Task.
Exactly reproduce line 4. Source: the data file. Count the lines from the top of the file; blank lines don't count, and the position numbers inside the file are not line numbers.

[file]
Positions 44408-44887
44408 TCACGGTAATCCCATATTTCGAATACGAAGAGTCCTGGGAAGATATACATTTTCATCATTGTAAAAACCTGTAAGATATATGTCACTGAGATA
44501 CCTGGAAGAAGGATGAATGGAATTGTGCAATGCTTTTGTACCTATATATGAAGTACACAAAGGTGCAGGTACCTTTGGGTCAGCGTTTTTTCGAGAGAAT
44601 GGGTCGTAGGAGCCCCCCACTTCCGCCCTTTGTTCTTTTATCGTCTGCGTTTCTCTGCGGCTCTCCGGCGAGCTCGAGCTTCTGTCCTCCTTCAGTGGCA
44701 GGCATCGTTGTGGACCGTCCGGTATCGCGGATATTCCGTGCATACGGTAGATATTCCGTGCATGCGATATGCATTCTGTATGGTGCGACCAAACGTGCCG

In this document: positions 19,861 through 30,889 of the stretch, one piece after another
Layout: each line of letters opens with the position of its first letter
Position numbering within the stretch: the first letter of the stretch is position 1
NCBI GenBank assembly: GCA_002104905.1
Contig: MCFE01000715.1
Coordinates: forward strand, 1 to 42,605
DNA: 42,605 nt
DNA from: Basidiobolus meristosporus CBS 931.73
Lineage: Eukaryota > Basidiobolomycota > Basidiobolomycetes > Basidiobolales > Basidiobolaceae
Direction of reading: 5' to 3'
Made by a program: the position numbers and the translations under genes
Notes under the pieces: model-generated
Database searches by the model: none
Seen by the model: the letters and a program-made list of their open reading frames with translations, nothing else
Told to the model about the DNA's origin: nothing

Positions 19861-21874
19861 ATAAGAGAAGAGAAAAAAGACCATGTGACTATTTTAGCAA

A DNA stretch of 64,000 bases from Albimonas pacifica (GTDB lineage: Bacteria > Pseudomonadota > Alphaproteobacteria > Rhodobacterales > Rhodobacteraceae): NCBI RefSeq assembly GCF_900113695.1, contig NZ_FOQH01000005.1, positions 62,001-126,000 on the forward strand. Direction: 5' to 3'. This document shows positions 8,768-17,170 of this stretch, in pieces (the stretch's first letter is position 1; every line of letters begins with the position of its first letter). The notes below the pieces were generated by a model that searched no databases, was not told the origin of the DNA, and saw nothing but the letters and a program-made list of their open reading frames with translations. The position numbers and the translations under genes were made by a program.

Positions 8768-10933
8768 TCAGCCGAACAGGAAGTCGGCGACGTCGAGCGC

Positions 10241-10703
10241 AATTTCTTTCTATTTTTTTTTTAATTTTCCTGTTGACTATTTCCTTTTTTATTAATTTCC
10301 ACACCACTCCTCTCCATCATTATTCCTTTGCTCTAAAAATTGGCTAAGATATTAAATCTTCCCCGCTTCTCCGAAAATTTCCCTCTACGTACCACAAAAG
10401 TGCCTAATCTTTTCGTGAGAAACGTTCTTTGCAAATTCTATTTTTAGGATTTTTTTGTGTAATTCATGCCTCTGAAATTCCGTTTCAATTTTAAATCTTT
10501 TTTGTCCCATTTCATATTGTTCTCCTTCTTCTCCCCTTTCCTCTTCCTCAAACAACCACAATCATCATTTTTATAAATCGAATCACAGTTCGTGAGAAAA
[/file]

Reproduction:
44601 GGGTCGTAGGAGCCCCCCACTTCCGCCCTTTGTTCTTTTATCGTCTGCGTTTCTCTGCGGCTCTCCGGCGAGCTCGAGCTTCTGTCCTCCTTCAGTGGCA